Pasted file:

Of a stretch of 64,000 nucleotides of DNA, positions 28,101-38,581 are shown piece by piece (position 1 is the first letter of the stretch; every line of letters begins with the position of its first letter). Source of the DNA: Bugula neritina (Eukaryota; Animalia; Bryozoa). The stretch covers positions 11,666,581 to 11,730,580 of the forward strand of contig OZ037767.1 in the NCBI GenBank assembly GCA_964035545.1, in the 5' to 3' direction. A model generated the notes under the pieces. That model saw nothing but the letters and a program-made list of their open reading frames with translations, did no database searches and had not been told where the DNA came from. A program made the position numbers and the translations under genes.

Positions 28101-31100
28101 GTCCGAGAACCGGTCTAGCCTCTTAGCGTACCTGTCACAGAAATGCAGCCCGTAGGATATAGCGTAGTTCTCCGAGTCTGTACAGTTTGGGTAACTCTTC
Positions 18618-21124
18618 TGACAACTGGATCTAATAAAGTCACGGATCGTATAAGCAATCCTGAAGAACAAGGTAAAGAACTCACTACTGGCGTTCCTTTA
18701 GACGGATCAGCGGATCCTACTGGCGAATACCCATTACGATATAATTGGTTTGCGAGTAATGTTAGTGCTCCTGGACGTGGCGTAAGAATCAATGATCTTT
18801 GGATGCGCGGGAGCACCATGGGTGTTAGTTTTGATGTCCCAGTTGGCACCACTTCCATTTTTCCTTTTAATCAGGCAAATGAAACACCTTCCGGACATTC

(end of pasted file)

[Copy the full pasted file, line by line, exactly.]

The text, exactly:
Of a stretch of 64,000 nucleotides of DNA, positions 28,101-38,581 are shown piece by piece (position 1 is the first letter of the stretch; every line of letters begins with the position of its first letter). Source of the DNA: Bugula neritina (Eukaryota; Animalia; Bryozoa). The stretch covers positions 11,666,581 to 11,730,580 of the forward strand of contig OZ037767.1 in the NCBI GenBank assembly GCA_964035545.1, in the 5' to 3' direction. A model generated the notes under the pieces. That model saw nothing but the letters and a program-made list of their open reading frames with translations, did no database searches and had not been told where the DNA came from. A program made the position numbers and the translations under genes.

Positions 28101-31100
28101 GTCCGAGAACCGGTCTAGCCTCTTAGCGTACCTGTCACAGAAATGCAGCCCGTAGGATATAGCGTAGTTCTCCGAGTCTGTACAGTTTGGGTAACTCTTC
Positions 18618-21124
18618 TGACAACTGGATCTAATAAAGTCACGGATCGTATAAGCAATCCTGAAGAACAAGGTAAAGAACTCACTACTGGCGTTCCTTTA
18701 GACGGATCAGCGGATCCTACTGGCGAATACCCATTACGATATAATTGGTTTGCGAGTAATGTTAGTGCTCCTGGACGTGGCGTAAGAATCAATGATCTTT
18801 GGATGCGCGGGAGCACCATGGGTGTTAGTTTTGATGTCCCAGTTGGCACCACTTCCATTTTTCCTTTTAATCAGGCAAATGAAACACCTTCCGGACATTC